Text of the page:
Tips And Tricks To Help You Achieve Your Saving Goals

Tips And Tricks To Help You Achieve Your Saving Goals
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Have you set saving goals for yourself?

You should, even if you don't have a lot of extra income coming in each month.

These are the goals that will improve your future, be they short or long-term targets.

Examples of short-term saving goals include…
  • The ability to put down more money on a downpayment for a mortgage for property.
  • The chance to buy something nice for your home, such as a 4K television or fancy decor.
  • More money for a wedding, anniversary, and any other special event in your life.
  • The chance to travel abroad on holiday.
Examples of long-term saving goals include…

  • The chance to finally pay off your mortgage, and any other loans you have.
  • Your retirement, with the lifestyle you want to go alongside it.
  • The ability to help your kids when they are fully-grown, such as paying for a college education.

There are loads of reasons to save, so consider the goals you have in mind, and then use some of our tips and tricks to help you achieve them. Your future depends upon it!

#1: Pay yourself each month

There are sure to be loads of payments leaving your bank account each month.

From those pesky utility bills to your insurances and taxes, you will be well-versed in making payments to other people. Be it through direct debits or standing orders, you will have something set up to pay for each. But here's the thing.

Why don't you set up another direct debit to yourself? Set up a savings account (if you haven't already done so), and budget your finances so you have something leaving your regular bank account each month going towards your savings.

In effect, you will be paying yourself, and considering your saving goals, these payments should be your second priority after your essential expenses.

#2: Ditch your flexible friend

Tips And Tricks To Help You Achieve Your Saving Goals

And when we say your flexible friend, we aren't talking about your best mate who is always around when you need help overcoming your boredom! Rather, we are talking about the flexible friend you have in your wallet: your credit card.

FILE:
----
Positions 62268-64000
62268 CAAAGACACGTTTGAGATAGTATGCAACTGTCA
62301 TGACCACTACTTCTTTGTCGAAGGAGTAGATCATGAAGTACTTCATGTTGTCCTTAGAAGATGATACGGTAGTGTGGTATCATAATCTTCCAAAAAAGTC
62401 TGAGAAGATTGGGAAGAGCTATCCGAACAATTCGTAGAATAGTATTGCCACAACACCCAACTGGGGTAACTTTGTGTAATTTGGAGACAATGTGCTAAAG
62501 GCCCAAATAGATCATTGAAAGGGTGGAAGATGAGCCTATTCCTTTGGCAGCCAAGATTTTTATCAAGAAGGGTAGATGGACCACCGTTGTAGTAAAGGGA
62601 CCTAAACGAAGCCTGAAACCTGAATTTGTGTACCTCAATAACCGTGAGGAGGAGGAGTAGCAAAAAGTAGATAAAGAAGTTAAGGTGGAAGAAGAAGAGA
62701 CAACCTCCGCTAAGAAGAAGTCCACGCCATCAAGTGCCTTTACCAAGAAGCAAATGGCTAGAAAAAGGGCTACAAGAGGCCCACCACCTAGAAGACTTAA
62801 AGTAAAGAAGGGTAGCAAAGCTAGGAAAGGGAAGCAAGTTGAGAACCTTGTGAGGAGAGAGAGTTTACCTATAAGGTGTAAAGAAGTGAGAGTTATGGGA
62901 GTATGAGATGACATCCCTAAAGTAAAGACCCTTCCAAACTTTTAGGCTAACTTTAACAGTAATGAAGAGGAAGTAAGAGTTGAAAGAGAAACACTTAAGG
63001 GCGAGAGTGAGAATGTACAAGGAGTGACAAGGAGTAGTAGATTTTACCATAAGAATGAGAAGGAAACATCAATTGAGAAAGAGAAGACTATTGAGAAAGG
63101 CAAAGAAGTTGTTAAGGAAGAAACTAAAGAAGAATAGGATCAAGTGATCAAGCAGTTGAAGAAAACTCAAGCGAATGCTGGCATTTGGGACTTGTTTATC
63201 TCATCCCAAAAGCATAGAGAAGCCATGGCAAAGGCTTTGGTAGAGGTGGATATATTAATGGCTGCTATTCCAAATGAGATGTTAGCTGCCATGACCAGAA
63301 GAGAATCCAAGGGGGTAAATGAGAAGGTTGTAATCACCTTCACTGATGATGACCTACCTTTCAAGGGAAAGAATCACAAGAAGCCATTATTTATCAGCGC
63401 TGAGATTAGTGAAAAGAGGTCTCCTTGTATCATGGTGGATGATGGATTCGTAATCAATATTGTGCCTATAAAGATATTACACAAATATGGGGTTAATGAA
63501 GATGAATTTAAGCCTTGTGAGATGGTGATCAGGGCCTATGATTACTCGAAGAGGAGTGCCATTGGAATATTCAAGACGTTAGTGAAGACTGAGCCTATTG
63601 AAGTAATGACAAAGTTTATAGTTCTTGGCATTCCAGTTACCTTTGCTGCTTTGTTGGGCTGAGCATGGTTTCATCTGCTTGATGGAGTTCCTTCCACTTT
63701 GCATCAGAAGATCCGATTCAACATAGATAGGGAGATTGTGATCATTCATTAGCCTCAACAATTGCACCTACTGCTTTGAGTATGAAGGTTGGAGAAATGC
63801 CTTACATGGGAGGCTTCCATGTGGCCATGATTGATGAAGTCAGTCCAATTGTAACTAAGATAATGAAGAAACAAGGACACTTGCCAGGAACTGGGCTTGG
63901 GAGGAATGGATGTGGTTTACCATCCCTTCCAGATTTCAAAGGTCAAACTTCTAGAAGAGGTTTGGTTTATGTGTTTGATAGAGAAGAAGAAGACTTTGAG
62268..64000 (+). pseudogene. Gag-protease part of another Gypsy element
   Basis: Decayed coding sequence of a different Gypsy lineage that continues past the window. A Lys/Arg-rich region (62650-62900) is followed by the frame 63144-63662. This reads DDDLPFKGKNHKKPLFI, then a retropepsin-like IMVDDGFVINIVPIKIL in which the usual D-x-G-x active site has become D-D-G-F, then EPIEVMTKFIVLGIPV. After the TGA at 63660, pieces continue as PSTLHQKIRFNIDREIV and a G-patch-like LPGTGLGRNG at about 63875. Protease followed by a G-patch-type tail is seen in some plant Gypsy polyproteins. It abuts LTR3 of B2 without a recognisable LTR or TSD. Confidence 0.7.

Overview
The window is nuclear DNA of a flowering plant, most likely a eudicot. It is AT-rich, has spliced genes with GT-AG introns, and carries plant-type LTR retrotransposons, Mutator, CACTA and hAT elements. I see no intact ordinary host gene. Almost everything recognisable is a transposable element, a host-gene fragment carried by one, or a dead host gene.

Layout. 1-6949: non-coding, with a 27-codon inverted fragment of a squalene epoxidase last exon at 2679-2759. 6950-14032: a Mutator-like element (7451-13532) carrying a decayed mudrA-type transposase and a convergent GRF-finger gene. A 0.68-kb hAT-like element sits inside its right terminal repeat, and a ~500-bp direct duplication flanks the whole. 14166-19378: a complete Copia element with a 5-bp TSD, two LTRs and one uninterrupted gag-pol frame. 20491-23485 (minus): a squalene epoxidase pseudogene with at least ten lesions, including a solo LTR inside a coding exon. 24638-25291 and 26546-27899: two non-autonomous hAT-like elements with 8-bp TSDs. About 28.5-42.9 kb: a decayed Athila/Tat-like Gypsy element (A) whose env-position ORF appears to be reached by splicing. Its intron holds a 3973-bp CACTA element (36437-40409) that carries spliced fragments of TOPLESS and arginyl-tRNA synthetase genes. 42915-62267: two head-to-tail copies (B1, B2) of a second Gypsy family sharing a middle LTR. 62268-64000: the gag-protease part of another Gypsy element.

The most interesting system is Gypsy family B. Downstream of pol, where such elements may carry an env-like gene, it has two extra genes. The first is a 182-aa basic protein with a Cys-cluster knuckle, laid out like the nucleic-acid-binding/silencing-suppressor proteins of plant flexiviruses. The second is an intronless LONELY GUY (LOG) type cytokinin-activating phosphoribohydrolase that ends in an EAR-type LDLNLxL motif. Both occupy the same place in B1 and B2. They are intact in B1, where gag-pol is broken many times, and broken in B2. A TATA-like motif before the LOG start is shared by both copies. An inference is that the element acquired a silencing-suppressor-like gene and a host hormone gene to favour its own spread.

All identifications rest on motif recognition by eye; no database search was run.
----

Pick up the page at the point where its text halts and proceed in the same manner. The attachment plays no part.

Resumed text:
When you're out and about, the temptation to use your card might be strong, especially when you see something you might not otherwise be able to afford. But here's the thing. So often, we buy on impulse and then regret the purchase later. We are then in more debt than we were, and we are left with buyer's remorse. Therefore, follow two best practices.

Firstly, if you are prone to debt, cut your flexible friend in half (again, your card and not your best mate), and throw it away. Secondly, assuming you need your credit card or if you are half-way responsible with it, make it the habit to leave it at home and carry cash around with you instead.

This way, you will only spend what you can afford, and you won't miss your saving goals because you have wasted your money on something else.

#3: Opt out of one-click purchases

Online shopping is wonderful, and ever so convenient, especially when you already have your credit card stored on your favorite sites.

With just one click, you will have bought something, and it will be on its way to you in no time! And therein lies the problem. One-click purchases are incredibly easy to make, and again, you might only regret it later.

Therefore, don't save any of your credit or bank card information online if you know you fall prey to temptation. You will once again spend money on things that aren't part of your saving goals, and consequently, it might take you longer to save up for those things you do actually want.

#4: Assume there is no such thing as free money

Free money? We are talking about your annual raise or Christmas bonus cheques.

We are talking about those miraculous tax refunds or the cash gifts presented to you by friends and family. This is the money that you weren't expecting; those sudden windfalls that might be spent on something immediate, such as a few luxury items with your food shop, or a weekend away with your nearest and dearest.